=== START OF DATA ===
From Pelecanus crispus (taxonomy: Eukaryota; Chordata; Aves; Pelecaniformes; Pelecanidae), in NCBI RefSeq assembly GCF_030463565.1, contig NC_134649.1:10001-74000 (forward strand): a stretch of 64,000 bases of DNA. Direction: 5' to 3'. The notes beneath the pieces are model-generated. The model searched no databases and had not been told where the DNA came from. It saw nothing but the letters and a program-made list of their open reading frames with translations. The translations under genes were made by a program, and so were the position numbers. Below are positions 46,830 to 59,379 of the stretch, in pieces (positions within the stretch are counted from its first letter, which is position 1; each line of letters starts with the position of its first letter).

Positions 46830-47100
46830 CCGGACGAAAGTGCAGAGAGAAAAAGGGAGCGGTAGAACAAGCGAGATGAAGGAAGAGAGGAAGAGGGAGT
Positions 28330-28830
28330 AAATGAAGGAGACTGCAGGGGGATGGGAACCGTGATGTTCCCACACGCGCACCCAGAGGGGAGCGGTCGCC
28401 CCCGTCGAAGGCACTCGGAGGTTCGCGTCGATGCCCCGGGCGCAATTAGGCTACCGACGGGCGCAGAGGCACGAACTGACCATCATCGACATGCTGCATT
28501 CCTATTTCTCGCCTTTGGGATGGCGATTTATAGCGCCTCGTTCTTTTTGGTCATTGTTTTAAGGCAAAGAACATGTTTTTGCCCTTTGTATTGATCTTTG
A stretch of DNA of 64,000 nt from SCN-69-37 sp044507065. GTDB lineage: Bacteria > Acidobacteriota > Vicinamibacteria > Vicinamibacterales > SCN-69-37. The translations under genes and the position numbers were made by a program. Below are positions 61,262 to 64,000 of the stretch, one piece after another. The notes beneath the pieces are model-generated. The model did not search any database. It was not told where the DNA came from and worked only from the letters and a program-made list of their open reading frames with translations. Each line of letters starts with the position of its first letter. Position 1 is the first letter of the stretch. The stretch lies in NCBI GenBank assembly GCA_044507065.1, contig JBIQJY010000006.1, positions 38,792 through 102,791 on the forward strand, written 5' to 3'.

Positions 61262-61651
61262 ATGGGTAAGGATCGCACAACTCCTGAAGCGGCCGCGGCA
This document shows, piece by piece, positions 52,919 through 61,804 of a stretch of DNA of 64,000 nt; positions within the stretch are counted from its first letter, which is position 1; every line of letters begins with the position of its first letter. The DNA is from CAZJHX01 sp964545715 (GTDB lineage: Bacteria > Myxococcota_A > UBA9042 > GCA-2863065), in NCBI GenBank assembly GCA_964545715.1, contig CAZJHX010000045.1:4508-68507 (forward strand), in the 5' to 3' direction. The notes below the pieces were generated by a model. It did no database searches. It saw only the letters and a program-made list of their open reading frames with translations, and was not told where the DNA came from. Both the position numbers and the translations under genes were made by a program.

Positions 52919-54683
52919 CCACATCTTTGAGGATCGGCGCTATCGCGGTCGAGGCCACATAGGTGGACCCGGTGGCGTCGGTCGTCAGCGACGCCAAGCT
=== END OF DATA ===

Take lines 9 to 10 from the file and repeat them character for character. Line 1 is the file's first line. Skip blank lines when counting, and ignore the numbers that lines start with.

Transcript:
Positions 61262-61651
61262 ATGGGTAAGGATCGCACAACTCCTGAAGCGGCCGCGGCA